in addition to the annual loading/unloading survey, I am responsible for maintaining a vast “lending library” of safety videos for schools in Kansas; compiling and maintaining a Listserv for dissemination of school transportation information to Kansas schools, including the annual School Bus Safety Poster Contest; working with the Kansas State Pupil Transportation Association for its conferences and events; and more.

Tell us about how and when you began working on the national school bus loading/unloading survey.
The loading/unloading statistics have been collected since the 1970-71 school year. In the early 80s, I took over the national survey. I strive to make the survey report both accurate and easy to understand, and I take it very seriously. Each time I receive a report of a student fatality, it breaks my heart.

How would you describe the impact that the survey has had on the industry over the years?
The impact has been huge. For example, let’s look at the federal motor vehicle safety standards (FMVSS) applicable to the school bus, particularly FMVSS 111 that regulates school bus mirrors. In the ’70s, they only asked for one exterior mirror on the right front fender. Then in 1992, they changed it basically to what we are using today. The survey has been cited in several court proceedings, driver training seminars and finds its way to the National Congress on School Transportation every five years to assist with safety designs for future school buses. I would say the survey has made the industry more aware of the problems.

What are your top professional achievements?
The best achievement is knowing that student transportation is safer now than when I started in this job.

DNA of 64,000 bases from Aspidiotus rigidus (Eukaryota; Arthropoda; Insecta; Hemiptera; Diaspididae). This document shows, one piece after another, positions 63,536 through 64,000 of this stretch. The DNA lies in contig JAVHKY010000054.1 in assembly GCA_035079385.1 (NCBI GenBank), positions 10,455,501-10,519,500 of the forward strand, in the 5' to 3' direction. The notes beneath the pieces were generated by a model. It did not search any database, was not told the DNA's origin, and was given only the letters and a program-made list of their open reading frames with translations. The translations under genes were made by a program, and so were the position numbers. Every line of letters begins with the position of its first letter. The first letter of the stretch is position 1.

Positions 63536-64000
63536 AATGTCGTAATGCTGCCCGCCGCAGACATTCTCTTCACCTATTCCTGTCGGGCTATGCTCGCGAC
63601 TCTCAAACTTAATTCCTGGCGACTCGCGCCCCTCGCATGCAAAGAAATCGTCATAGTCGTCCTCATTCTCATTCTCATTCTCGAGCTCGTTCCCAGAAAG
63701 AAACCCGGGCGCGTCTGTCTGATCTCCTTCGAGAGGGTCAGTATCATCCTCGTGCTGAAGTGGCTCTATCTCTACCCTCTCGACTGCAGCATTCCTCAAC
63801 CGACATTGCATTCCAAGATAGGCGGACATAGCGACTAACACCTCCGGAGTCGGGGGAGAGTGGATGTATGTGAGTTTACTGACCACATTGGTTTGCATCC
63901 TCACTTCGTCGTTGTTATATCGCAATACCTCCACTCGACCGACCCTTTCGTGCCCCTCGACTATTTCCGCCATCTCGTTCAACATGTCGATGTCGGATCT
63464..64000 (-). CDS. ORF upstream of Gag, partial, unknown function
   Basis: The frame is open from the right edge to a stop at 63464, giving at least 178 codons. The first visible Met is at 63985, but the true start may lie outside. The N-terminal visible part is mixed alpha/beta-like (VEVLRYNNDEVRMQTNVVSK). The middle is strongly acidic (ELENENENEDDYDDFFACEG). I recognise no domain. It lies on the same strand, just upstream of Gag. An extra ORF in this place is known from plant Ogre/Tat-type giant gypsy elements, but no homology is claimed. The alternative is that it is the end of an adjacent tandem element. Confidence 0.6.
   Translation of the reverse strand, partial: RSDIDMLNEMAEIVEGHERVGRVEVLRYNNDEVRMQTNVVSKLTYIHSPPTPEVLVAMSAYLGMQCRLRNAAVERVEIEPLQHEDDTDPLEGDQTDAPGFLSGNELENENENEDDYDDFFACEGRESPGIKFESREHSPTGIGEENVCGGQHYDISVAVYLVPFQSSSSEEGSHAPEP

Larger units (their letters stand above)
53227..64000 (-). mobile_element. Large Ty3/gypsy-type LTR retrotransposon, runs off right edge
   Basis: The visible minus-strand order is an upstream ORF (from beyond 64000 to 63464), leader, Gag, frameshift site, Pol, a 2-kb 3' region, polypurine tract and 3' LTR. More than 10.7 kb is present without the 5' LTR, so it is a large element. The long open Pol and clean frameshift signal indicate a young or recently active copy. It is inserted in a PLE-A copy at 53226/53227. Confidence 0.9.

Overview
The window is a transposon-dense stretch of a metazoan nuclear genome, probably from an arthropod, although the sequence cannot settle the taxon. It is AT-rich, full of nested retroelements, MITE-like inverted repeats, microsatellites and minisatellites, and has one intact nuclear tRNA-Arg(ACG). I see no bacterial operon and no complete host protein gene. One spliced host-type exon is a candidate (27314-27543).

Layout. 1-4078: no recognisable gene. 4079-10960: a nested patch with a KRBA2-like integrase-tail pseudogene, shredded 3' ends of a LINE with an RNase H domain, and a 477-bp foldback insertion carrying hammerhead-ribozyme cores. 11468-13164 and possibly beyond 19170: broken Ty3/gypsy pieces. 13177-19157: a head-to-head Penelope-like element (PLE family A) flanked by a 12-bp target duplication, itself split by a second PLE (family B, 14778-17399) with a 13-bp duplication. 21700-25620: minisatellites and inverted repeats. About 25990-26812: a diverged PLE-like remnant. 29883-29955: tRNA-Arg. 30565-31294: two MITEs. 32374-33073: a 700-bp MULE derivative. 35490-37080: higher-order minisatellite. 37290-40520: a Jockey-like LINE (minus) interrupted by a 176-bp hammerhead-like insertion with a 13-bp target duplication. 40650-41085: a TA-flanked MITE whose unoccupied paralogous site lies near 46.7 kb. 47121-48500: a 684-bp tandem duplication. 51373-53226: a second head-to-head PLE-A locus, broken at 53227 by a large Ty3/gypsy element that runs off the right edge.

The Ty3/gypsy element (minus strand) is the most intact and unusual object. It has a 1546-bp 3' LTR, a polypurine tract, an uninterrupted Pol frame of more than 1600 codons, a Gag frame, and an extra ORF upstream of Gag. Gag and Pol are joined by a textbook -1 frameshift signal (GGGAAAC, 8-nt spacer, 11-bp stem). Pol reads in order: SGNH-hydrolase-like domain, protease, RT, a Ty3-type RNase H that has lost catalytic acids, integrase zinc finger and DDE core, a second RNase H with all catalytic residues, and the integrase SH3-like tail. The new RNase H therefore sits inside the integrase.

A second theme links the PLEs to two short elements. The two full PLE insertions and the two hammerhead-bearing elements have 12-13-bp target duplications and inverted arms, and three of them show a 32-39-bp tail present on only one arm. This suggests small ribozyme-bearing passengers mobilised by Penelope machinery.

What do you find most interesting about working in school transportation?
I like communicating with the different people in the school transportation field, from bus drivers to local transportation directors to the state and national transportation officials.

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Read more about: First Student Inc., NAPT, NSTA

Finally, recognition for the fabulous women making student transportation customer friendly and improving safety. It's about time First Student has a female leader

Anonymous    |    Dec 28, 2013 08:36 AM

Congrats to all the well-deserving and hard working women recognized in your article. I have had the personal honor of working for Mrs. Kathy Houck and can categorically state that above her gender, she is a phenomenal leader of people.

Lionel Pinn    |    Dec 12, 2013 03:43 PM

I am very proud to tell folks I am a school bus driver, I live in a small community and have 36-50 student on my bus. Thank you ladies for being great role models to us and for going that extra mile. Keep up the great work! Our transportation supervisor is Mr. Todd Naylor and though he is a male I feel extremely safe and confident that our buses and routes are safe. I teach bus safety at our school so any new ideas you have to share is always appreciated. So proud to be in this bus family in Davie County NC.

Susan athey    |    Dec 10, 2013 07:40 PM

Congratulations to Wilma Crabtree, Kansas is indeed lucky to have her. She is always willing and beyond able to assist anyone who asked. She is one of the greatest in the school bus industry.

Kim Grandon    |    Dec 10, 2013 12:57 PM

@ Miss Diana Hollander, Let me answer that.... It is your love and passion for the industry, your down to earth qualities when communicating with others. You wear these qualities on your sleeve. Perhaps these make you a Phenomenal Woman!

Victoria DeCarlo    |    Nov 07, 2013 07:40 AM

Thank you for naming me one of the 14 Phenomenal Women in School Transportation in your November issue. I'm not sure what I've done to receive such an honor! Although I don't know all these women, some of them I do and feel honored to be considered one of them! Thanks for the nomination and nice article and for recognizing all the fabulous women who work in school transportation every day!

Diana Hollander    |    Nov 05, 2013 02:53 PM

WAY TO GO LADIES.....GREAT JOB!!

Ralph Knight    |    Oct 24, 2013 08:13 AM